Gender equality and women empowerment can be considered as the two sides of the same coin. Progress toward gender equality requires women‘s empowerment and women‘s empowerment requires increases in gender equality. Inequalities are imposed on females, particularly in patriarchal countries such as in India. These gender-based violence results lowered access to resources such as education, employment, and income, and limits their power over decision making and freedom of movement.

I conducted a survey, which aimed to elicit attitudes and opinions of youngsters towards some areas like women’s rights, role of women in society etc. The twenty responses – including males and females believe in gender equality and they do agree that the treatment towards women are not fair. They are facing troubles in employment, health and education related fields.

All of the respondents disagree to the statement that higher education is more important to the boys than girls. Educating girls saves lives and builds stronger families, communities and economies and an educated female population increases a country’s productivity too. Schools can provide girls with life skills, reproductive health knowledge and a social space to discuss issues. Education is also a key source to an independent life.
Interestingly two of the women who didn’t support the first question are not interested to work outside home. Women is not a commodity to be bought by her husband and made a chef and babysitter. No one can mean that she should be inside four walls as an indoor girl. Women, who choose to work, to the workforce is a benefit to society as a whole. Women think differently and so will contribute to a versatile environment in which new techniques and styles will be implemented. Men and women complement each other, hence working together will produce results which only men, or only women, may not have been able to produce on their own. This does not imply that men and women who work outside the home are allowed to opt out of their responsibilities at home. If both parties were to give their careers as much importance as maintaining stability within the home, we would have a system which isn’t oppressive plus enforces values.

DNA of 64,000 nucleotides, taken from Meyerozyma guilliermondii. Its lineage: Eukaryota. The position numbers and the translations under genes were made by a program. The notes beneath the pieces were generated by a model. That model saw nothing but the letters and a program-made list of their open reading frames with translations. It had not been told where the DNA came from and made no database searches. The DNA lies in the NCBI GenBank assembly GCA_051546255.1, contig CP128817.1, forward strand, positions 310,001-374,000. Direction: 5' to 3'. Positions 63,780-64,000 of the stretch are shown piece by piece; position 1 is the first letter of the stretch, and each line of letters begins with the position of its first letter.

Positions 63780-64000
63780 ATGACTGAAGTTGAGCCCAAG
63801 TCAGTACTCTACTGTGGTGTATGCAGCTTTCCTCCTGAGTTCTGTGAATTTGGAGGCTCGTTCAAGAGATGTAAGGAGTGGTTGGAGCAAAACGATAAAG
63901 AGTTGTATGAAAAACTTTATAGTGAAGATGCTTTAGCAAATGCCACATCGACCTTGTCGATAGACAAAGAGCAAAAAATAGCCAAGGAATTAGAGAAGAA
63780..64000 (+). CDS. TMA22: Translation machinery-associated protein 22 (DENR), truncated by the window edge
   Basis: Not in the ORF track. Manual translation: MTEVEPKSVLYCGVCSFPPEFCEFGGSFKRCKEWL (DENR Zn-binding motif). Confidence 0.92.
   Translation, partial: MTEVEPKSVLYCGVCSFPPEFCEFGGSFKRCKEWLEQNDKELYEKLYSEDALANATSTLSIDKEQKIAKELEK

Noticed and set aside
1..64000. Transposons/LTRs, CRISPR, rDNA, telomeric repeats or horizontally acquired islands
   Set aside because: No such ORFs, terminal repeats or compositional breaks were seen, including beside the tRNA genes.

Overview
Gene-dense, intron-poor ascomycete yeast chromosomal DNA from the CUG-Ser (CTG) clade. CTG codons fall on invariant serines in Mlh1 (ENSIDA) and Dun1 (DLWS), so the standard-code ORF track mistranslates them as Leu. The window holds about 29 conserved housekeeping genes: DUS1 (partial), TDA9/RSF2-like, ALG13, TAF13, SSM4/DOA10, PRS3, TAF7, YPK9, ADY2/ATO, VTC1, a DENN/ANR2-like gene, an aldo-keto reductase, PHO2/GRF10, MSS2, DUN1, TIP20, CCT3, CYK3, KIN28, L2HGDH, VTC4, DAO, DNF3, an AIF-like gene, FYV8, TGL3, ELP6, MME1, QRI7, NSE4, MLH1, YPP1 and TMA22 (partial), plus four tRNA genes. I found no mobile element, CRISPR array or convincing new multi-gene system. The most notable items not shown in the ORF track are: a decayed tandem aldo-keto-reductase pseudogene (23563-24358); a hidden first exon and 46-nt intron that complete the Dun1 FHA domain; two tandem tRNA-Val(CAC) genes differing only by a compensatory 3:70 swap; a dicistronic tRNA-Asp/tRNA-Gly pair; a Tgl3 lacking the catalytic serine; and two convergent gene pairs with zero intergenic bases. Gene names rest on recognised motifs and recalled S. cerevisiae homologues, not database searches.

Twenty responses support the concept of gender equality. It is intrinsically linked to sustainable development and is vital to the realization of human rights for all. The overall objective of gender equality is a society in which women and men enjoy the same opportunities, rights and obligations in all spheres of life. Women have made significant progress entering male-dominated jobs like finance, law and medicine–over the past several decades. But still many female-dominated jobs tend to pay less than male-dominated ones, even when skill levels and education requirements are equivalent. All the respondents agree that gender equality is not practicing in the world- but we have progressed. They view that life is generally better for men than it is for women and more changes are needed to achieve equal rights for women.

Girls and women suffer most of the negative impact of rigid gender norms and roles – they are more likely to experience restrictions of their freedom and mobility, they experience epidemic levels of violence and harassment across the globe and have fewer opportunities to choose how to live their lives. Unequal societies are less cohesive. They have higher rates of anti-social behavior and violence. Countries with greater gender equality are more connected. Their people are healthier and have better wellbeing. Parents, government, teachers etc are responsible for ensuring gender equality and the building up of this concept should begin from one’s childhood itself. Gender-based inequalities translate into greater value being placed on the health and survival of males than of females. In general, the report finds that gender inequality is persistent in every domain examined, and women are disempowered both absolutely and relative to men.